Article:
It’s the beginning of the school year for most kids. If you have a child going to school for the first time, it is a fun, exciting, and a slightly scary time!
Having a special-needs child who started school at a young age has taught me a lot about how to get involved. For a good while, he couldn’t communicate what was happening at school, and once he was able to communicate, he had a hard time articulating information that was useful to me as a parent. Because of this, I’ve always made sure to be involved with his teachers and schools so that I know what is going on in the classroom.
As parents, we want the best for our kids, and that includes a good education. While we may not be able to control everything at school, we can control how involved we try to be! Wondering how to get involved in your child’s education, particularly when it comes to young children? Read on!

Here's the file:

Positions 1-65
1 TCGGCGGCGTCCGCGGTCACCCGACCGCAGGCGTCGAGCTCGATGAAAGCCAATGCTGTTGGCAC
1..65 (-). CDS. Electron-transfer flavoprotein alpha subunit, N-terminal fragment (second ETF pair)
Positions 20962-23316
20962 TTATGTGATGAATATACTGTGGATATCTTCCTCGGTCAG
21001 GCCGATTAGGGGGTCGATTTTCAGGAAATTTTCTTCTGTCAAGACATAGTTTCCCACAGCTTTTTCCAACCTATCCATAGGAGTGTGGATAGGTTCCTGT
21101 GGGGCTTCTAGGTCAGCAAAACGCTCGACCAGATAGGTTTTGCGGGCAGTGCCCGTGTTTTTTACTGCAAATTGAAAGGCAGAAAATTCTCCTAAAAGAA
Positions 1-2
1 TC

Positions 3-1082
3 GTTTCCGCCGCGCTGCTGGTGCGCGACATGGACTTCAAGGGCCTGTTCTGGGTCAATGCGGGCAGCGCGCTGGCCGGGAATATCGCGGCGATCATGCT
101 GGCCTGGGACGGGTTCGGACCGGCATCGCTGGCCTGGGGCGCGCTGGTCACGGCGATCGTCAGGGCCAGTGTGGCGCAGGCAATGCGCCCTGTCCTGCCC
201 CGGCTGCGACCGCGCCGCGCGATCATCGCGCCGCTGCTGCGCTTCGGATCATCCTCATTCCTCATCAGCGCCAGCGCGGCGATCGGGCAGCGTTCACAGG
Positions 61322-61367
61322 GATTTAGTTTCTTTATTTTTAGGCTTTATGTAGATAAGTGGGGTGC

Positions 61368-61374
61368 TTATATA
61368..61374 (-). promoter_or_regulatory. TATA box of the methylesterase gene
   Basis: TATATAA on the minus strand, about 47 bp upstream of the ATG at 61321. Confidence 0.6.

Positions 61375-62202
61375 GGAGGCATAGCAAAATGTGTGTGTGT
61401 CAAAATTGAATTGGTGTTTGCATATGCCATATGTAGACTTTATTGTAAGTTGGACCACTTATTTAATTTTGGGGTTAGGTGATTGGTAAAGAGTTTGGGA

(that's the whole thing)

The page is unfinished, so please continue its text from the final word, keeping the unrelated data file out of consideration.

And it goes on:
- Join the PTA (or other parent organization). This is a FANTASTIC way to influence what happens with your child’s school. In addition, you can get to know other parents with children at the school, and more parents = more knowledge. Parents with older kids have a good idea of which teachers in the school are the best ones, and they also have good ideas about how to deal with certain issues that may come up. Parents are awesome resources!
- Go to every parent meeting possible. This includes PTA meetings, school district-wide meetings, school-wide meetings, classroom meetings, and parent-teacher meetings. Obviously going to every meeting will probably be impossible, especially if you work or have other kids. But meetings are good ways to add input and get up-to-date information about what’s going on. So try to go to at least a few!